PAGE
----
President Mahmoud Ahmadinejad said Iran must move away from dependence on oil revenue to overcome Western sanctions that have slowed the economy and disrupted foreign trade.
"We have to change the flow of wealth and capital into the country. Problems will remain as long as this doesn't change... 25 percent of the gross national product is concentrated in Tehran. We need to make sure that the money is invested not just in one city but all over the country," Ahmedinejad said.
Speaking to lawmakers, Ahmadinejad said "enemies" are using the weak points in Iran's economy to pressure the country.
Many Iranian officials have described the Islamic Republic's reliance on crude oil exports as a weakness, but Ahmadinejad's call before parliament highlights a political desire to broaden Iran's economy. It also represents the first major acknowledgment by Ahmadinejad that the economic squeeze from sanctions demands "structural changes" in Iran's industries and exports.
Ahmadinejad also said Iran must further cut government subsidies on energy, which give Iranians some of the cheapest fuel in the world. Parliament has opposed the move.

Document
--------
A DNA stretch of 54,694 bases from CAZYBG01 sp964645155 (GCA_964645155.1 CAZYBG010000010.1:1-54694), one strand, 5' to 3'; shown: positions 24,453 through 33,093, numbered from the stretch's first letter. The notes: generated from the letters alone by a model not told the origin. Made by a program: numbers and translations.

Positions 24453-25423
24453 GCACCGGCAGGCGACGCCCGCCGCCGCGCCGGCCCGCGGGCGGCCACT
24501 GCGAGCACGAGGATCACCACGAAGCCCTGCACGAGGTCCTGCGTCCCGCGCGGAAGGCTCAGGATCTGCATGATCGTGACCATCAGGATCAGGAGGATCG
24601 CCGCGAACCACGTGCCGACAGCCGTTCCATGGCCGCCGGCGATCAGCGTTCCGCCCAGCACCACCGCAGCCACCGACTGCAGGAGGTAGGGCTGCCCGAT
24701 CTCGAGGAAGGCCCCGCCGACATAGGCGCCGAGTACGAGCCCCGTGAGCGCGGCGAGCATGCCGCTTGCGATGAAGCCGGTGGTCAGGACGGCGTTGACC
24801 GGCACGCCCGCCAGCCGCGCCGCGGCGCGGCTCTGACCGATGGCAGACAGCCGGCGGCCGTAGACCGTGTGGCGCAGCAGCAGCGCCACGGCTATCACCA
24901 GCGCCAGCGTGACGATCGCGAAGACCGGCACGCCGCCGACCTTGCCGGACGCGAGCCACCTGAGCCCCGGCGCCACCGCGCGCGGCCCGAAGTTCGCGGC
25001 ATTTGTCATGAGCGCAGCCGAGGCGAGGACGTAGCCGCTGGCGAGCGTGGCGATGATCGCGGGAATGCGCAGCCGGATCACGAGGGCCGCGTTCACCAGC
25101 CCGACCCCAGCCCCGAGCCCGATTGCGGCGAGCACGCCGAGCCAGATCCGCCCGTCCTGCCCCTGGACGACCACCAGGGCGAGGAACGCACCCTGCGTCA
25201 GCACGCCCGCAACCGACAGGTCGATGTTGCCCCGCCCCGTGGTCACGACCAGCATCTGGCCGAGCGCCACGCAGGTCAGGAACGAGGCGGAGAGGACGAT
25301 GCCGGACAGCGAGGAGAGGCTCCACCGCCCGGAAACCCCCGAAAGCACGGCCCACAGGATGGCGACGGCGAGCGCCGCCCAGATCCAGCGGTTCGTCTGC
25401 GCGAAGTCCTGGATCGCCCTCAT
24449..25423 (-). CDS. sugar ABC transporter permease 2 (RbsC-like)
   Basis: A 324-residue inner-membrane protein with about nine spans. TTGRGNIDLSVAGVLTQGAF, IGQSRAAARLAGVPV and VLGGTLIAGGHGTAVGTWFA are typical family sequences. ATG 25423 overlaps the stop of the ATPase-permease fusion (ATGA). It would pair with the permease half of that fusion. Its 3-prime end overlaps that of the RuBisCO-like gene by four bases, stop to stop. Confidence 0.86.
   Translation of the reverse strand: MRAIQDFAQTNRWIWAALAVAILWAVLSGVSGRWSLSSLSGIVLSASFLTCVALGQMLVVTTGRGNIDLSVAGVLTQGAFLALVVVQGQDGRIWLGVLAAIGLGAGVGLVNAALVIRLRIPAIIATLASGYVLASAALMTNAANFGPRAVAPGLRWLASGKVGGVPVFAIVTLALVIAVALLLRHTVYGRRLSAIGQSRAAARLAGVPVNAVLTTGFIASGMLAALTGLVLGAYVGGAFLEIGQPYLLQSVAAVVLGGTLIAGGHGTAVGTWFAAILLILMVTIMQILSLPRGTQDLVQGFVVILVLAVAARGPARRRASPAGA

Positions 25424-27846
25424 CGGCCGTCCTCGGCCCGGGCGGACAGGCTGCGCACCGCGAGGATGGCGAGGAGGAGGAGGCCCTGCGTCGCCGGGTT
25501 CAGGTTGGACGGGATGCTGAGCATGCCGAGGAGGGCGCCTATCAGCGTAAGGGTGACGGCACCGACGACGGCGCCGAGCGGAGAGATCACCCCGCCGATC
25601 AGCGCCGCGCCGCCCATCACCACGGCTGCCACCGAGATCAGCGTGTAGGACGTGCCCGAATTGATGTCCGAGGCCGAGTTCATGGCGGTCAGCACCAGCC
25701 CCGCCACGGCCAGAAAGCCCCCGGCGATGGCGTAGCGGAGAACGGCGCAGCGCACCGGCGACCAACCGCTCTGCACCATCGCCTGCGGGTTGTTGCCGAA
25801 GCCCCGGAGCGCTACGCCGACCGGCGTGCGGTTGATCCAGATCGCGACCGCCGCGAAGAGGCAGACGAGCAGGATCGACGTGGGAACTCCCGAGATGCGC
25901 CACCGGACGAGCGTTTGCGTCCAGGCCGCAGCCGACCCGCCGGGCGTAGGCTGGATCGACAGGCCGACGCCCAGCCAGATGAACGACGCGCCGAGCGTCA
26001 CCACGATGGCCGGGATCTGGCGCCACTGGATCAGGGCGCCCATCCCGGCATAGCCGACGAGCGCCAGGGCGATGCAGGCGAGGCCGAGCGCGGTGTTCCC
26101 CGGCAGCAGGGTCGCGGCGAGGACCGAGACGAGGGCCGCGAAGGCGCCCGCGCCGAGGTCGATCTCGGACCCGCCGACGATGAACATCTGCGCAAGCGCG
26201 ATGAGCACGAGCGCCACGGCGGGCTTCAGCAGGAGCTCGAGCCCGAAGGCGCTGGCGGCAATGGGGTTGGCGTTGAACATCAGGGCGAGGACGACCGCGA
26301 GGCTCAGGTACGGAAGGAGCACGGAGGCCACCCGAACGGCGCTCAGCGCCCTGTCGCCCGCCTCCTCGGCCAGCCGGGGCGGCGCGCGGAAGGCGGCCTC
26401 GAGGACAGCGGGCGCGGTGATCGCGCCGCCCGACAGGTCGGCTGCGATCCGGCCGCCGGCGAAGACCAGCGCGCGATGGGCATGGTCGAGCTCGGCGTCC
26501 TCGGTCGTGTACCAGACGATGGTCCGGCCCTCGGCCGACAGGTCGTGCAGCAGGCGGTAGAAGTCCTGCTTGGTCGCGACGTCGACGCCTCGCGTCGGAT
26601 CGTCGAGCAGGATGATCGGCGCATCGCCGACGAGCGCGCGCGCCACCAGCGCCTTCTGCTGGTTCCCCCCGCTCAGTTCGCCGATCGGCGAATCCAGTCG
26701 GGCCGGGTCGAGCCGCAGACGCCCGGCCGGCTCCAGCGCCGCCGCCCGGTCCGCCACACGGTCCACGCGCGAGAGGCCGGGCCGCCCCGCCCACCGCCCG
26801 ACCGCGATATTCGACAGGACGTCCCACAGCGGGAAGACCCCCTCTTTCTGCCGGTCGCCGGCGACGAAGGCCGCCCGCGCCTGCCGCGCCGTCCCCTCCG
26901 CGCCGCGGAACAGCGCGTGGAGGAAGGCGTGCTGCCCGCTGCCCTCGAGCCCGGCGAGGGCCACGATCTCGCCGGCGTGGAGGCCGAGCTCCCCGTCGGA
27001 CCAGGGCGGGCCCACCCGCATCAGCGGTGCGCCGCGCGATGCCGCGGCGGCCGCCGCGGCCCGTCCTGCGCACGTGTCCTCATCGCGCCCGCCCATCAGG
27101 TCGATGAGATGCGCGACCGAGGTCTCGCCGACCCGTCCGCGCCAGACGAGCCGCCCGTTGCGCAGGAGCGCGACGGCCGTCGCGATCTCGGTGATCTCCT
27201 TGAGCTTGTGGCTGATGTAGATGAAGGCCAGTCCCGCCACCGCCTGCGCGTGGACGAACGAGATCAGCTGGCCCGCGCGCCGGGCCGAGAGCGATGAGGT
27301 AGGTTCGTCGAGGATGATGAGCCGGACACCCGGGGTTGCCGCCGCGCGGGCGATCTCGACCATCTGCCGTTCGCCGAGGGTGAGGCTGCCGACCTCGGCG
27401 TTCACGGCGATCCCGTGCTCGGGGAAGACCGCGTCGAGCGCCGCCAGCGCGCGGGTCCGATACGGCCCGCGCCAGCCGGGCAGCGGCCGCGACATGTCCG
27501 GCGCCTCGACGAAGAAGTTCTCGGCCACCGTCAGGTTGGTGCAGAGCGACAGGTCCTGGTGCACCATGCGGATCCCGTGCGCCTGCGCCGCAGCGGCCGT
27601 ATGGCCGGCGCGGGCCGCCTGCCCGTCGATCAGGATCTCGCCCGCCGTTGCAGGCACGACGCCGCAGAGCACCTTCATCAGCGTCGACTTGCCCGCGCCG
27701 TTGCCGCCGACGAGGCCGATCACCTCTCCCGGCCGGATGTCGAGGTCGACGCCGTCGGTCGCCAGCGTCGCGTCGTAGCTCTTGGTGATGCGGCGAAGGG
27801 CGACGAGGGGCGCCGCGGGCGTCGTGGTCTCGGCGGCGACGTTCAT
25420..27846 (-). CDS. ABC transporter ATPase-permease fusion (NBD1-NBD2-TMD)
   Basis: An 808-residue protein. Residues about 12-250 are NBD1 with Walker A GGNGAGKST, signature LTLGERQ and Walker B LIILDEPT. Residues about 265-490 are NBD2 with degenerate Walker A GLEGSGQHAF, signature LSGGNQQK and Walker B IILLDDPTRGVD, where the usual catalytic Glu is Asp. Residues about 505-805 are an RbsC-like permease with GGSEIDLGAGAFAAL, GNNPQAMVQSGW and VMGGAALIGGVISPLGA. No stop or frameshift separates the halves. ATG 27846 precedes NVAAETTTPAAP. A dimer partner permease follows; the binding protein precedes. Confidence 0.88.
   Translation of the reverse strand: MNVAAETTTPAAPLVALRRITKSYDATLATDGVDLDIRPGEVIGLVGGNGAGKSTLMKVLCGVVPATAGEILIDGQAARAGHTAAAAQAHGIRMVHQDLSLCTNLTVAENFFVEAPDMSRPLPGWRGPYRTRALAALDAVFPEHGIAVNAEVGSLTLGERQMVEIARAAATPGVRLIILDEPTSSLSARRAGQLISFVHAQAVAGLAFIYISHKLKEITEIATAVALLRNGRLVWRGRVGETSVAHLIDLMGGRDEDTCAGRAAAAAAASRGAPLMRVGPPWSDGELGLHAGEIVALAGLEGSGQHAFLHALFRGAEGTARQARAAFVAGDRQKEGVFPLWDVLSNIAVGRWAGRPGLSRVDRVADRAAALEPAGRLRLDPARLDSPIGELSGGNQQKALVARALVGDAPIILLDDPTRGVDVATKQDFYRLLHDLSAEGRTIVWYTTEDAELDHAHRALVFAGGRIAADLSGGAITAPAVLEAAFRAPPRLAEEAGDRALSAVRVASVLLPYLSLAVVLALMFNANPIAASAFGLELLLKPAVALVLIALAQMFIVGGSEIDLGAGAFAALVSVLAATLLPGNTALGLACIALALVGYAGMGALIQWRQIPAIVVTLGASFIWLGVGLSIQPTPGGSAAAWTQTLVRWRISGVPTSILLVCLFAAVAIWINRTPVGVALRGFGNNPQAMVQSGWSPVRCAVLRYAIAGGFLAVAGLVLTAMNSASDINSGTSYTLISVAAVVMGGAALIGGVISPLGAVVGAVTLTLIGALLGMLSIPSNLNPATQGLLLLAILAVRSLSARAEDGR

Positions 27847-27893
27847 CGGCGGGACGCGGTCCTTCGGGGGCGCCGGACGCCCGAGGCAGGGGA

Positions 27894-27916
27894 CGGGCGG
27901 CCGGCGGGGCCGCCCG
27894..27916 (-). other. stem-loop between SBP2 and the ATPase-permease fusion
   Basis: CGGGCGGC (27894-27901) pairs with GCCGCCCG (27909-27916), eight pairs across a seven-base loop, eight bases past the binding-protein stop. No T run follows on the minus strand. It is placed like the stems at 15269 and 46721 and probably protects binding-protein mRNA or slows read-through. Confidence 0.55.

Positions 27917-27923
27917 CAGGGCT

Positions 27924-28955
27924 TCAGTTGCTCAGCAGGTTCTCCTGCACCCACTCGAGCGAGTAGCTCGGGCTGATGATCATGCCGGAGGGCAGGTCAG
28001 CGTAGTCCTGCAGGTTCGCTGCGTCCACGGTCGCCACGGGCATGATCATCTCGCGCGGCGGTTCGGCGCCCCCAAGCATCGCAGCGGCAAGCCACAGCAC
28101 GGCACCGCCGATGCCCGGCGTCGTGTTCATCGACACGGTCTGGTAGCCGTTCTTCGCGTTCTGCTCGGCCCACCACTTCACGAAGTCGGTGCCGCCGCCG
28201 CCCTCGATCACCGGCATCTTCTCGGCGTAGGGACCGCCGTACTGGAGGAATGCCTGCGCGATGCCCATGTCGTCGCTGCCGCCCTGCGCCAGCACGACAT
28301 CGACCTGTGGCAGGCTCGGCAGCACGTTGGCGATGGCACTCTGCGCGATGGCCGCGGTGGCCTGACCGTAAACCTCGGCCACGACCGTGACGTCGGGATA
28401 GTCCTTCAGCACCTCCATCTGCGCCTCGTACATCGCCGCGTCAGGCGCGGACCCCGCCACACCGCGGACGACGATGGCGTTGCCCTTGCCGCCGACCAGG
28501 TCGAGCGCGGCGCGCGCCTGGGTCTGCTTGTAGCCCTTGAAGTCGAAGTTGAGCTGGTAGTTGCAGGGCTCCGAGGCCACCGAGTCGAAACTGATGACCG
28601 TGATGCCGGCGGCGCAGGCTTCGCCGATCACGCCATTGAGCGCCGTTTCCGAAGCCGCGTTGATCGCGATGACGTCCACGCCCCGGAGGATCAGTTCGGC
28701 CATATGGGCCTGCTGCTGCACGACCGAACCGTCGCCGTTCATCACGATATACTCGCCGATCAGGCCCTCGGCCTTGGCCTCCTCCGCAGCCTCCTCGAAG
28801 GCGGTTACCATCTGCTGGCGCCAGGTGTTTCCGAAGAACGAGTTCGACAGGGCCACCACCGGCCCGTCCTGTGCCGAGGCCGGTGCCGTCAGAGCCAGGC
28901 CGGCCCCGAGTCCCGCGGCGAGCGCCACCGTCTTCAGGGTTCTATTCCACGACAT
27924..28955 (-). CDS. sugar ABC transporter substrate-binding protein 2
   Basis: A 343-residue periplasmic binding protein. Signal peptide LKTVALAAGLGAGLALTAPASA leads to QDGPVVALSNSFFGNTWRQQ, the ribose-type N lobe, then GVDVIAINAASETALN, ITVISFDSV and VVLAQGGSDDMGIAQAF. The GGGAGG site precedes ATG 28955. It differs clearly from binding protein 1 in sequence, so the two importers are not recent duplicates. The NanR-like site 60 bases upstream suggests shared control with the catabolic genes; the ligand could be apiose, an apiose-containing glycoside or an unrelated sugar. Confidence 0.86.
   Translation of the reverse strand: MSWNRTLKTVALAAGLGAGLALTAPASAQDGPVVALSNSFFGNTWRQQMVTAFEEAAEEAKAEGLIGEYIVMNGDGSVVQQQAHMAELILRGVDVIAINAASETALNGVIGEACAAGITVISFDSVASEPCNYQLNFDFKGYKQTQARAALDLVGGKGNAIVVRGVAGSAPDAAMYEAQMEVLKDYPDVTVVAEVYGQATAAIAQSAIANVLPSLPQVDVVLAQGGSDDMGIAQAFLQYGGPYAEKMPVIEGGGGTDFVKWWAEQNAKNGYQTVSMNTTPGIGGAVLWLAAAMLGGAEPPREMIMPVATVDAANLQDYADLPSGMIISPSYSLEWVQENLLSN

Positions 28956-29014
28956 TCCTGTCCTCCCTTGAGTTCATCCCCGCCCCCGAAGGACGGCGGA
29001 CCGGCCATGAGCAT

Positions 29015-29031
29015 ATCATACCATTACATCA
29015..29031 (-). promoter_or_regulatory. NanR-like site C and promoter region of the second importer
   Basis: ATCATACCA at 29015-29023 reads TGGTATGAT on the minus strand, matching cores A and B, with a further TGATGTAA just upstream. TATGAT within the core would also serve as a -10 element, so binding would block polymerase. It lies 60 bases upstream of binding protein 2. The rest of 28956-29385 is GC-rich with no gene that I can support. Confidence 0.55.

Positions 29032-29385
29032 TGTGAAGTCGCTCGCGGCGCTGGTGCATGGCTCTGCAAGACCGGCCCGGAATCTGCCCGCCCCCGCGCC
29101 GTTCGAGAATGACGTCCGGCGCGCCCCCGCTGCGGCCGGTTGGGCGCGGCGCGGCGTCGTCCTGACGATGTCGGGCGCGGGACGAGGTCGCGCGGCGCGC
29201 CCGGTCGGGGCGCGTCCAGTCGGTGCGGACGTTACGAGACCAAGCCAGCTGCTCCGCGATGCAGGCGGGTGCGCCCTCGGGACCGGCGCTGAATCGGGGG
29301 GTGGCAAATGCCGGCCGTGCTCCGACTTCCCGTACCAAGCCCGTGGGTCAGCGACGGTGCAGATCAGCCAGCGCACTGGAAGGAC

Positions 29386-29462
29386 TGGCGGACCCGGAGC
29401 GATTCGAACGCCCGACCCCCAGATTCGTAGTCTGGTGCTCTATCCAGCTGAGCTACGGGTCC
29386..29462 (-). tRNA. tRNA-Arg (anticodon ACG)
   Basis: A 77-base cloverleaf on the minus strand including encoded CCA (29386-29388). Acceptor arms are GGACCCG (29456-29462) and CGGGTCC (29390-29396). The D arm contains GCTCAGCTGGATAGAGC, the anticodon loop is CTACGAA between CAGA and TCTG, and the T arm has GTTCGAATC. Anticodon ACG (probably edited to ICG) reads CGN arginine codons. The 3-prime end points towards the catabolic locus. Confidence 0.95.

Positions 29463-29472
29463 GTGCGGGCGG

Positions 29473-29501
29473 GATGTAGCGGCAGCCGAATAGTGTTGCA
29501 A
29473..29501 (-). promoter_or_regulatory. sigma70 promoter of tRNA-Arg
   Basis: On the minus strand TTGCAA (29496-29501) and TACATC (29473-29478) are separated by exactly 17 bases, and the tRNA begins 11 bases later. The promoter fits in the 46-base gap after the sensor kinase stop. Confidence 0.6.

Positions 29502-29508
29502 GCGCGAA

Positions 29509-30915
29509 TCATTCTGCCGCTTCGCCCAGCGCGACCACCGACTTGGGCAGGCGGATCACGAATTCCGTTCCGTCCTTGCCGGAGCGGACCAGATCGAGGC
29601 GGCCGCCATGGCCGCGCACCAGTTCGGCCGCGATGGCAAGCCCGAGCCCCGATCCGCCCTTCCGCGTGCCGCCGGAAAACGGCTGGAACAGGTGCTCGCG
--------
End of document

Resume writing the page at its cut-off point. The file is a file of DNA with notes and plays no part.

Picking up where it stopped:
Tehran had long counted on crude oil sales as the backbone of the nation's economy, accounting for about 80 percent of foreign currency income.
But Western sanctions over Iran's nuclear program have targeted oil exports and shut Iran out of the international banking system, making it hard for its remaining customers in Asia and elsewhere to pay.
In a clear admission of the blow from sanctions, Gholam Reza Kateb, the head of the parliament's budget committee, said Iran's revenues from oil and gas exports have dropped by 45 percent. Iranian authorities have accused the West of waging an "economic war."
Iran's Supreme Leader Ayatollah Ali Khamenei insisted sanctions will not succeed.
"The arrogance front [the US and its allies] have employed all their might to force the Iranian nation through sanctions and pressures to surrender. But this nation will tolerate the hardships because it has recognised enemy plans, tactics and strategy," Khamenei said on Wednesday, according to Iranian state television.
The US and its allies fear Iran may ultimately be able to develop nuclear weapons.
Tehran denies the charges, saying its nuclear program is peaceful and aimed at generating electricity and producing radioisotopes to treat cancer patients.